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Forms of Securing Debt from a Business Debtor

15 August 2005 6 Comments

The concept of separate legal personality for certain forms of business is a practice which we inherited from English law and it has important consequences when extending credit to a “business debtor”. When dealing with private companies, close corporations and even to a degree trading trusts you have to be aware that the shareholders/directors, members or trustees are not personally liable for the debts incurred by the business. In addition to this factor is the fact that the credit extended to business debtor can sometimes be very large.

Therefore creditors extending credit to business must look for various forms of security from their debtors. Some of the forms of security are listed below together with their a brief description and some of their pros and cons.

Suretyship

Is a contract whereby a person,  the surety, obliges himself on behalf of a debtor to a creditor, for the payment of the whole, or part of what is due from such debtor. The advantage of a suretyship is that if the debtor does not pay, there is a second source to claim from. On the other hand it does not make a bad risk a good risk and when has to look at exactly who is signing surety and their credit worthiness.

Cession of Book debts

Here a debtor cedes his the right to collect on their outstanding debtors to a creditor as security for his debt with the creditor. The advantage of this being that it is usually the single largest liquid asset of a business but the disadvantage is that the collectablity of these debts is unknown and unreliable.

Pledge

A contract whereby a debtor places property in the hands of his creditor to secure their debt. An advantage, and potential disadvantage, is that you have the property in your possession to sell on default and another disadvantage is that the asset must be returned in the same condition as it was given.

Post-dated cheques

A cheque draw for presentation at a future date, which is not strictly a form or security but is a way to ensure that a future payment can at least be presented for payment although it maybe be dishonoured.

Lien

This is a legal right of retention over property held by a creditor until the creditor’s claim in respect of that property in the creditor’s possession has been paid. You have leverage over the debtor in that they can not get return of their property until they have paid or secured your debt. The property must be returned when the account is paid in exactly the same condition as it was given and if the property is lawfully removed from your possession you loss your right to the lien.

Notarial Bond

Obtained by registering a general Notarial bond over the movable property of a debtor, such as stock or furniture. The security is in writing and registered with the deeds office but this security only becomes effective on the perfecting of the bond by a court application.

A more effective notarial bond is the Security by Means of Movable Property Act, 57 of 1993 allows for a notarial bond to be registered in respect of specified corporeal, moveable property. This form of notarial bond is effective on the insolvency of the debtor, which a general notarial bond does not unless perfected before insolvency.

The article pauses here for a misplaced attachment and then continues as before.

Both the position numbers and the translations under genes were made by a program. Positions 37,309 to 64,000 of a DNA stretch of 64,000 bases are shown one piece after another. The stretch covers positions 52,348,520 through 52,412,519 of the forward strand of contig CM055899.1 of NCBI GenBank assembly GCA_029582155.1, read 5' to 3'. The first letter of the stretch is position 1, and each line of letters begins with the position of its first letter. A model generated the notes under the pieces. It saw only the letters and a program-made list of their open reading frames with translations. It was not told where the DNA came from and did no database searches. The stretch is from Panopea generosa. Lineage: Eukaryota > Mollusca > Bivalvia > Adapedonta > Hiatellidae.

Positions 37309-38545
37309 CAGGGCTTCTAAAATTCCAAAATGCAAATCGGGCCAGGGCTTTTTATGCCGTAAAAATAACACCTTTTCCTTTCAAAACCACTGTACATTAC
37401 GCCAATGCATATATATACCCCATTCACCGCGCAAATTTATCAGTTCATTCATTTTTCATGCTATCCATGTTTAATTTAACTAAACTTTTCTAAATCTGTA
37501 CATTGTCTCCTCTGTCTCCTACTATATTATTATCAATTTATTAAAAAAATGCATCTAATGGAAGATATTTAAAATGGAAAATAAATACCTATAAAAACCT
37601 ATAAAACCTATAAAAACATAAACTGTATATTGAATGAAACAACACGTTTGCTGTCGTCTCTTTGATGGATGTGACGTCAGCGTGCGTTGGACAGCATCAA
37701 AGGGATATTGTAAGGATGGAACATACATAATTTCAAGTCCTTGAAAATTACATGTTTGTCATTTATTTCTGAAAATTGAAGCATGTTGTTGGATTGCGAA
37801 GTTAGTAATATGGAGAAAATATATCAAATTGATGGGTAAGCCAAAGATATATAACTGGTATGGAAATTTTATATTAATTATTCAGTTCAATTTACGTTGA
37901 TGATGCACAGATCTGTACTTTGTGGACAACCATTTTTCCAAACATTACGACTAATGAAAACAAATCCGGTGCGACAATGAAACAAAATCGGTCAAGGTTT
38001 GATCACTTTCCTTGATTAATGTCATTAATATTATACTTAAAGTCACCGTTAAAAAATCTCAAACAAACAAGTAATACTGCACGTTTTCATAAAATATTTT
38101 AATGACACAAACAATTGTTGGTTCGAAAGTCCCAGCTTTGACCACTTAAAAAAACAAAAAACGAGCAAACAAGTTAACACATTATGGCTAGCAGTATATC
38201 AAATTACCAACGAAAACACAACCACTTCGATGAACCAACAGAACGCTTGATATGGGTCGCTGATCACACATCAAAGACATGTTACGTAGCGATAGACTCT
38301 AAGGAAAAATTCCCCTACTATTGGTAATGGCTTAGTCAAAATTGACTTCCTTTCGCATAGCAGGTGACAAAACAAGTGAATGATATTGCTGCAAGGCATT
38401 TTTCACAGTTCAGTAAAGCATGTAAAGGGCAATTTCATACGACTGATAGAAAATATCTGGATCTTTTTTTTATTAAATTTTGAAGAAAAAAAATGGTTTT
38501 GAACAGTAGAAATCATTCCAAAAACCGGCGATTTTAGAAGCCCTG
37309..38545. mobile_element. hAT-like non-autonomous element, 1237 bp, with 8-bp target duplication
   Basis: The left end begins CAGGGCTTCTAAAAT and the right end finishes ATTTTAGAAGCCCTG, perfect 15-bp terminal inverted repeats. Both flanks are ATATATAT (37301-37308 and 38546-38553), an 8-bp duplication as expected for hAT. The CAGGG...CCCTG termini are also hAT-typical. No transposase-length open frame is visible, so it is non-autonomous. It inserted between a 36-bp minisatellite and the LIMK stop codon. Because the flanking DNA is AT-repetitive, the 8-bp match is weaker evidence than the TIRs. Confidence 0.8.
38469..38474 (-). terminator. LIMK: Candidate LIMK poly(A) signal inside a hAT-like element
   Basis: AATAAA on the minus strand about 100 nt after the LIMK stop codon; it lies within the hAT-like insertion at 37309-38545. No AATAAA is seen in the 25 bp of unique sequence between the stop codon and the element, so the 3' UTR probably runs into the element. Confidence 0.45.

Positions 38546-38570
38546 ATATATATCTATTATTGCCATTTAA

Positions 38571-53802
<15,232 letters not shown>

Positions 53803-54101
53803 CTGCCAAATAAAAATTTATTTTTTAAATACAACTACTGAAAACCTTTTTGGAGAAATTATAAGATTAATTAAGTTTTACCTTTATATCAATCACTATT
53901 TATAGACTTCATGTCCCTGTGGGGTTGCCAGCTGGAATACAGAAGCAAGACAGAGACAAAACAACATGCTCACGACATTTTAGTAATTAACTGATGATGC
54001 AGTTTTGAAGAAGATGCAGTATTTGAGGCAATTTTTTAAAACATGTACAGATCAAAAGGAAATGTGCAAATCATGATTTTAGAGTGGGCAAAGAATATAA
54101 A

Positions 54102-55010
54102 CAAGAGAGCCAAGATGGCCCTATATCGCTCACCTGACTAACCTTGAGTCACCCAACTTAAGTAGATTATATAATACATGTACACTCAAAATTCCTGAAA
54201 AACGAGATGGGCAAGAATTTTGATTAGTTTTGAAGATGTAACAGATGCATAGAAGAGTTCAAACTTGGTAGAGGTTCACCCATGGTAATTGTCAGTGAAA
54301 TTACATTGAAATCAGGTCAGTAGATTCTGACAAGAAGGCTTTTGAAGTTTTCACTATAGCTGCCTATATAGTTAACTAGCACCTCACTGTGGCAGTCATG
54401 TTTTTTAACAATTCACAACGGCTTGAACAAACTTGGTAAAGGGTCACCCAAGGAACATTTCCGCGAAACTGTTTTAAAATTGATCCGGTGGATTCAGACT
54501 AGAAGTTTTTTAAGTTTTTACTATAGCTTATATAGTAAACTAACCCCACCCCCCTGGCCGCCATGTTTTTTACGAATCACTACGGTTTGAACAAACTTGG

Both process are relatively involved and timely as they involve a notary and registrar’s office.

Mortgage Bond

A registered bond over immovable property of a debtor is a very effective security depending on the value of the property, the number of other bonds but it is a lengthy and involved process to register and in addition can be costly relative to the size of the debt and is only suitable for relatively debts.

6 Comments »

  • Credit Management SA » Blog Archive » Granting Credit said:

    […] The importance of having security and the various forms of security, particularly when dealing with a commerial debtor has been highlighted in a previous post entitled, “Forms of Securing Debt from a Business Debtor” and I suggest you read that posting if you have not already done so. […]

  • Credit Management SA » Blog Archive » Commecial Debt Collections said:

    […] Ultimately it is a numbers decision where the creditor has to work out whether paying a commission on a large debt is better then paying an attorneys fixed tariff on work done. In addition commercial creditors with large individual debt should have secured their debt and the enforcement of such security is really the domain of attorneys. Furthermore specialist attorneys can use other highly effective means of collection such as liquidations, see the article on the Bentley Attorneys website in this regard. […]

  • Business Debtor Securities - so important | Credit Management SA said:

    […] being the most common, through to bonds. Details of the different types of securities are found in our article over here. That is why we encourage clients to have a sound credit application form, incorporating at least a […]

  • Venganai Chereni said:

    Its wonderful to have such a site its educating as well as indicating certain measures that individuals and corporations can refer to,some organisations are really doing bad debt collections,infact unethical debt collection which is totally unacceptable.

  • Don’t Let a Blank Suretyship Leave You With A Blank Expression | Bentley Credit Management said:

    […] have in previous articles pointed out the importance of a suretyship as security to a creditor, given that with the limited […]

  • Issues to consider when using Cession of Book Debts | Bentley Credit Management said:

    […] In a previous article we looked at the various different forms of security that a  commercial creditor providing credit to legal entities with limited liability can use to secure their debt. To view the article click here. […]

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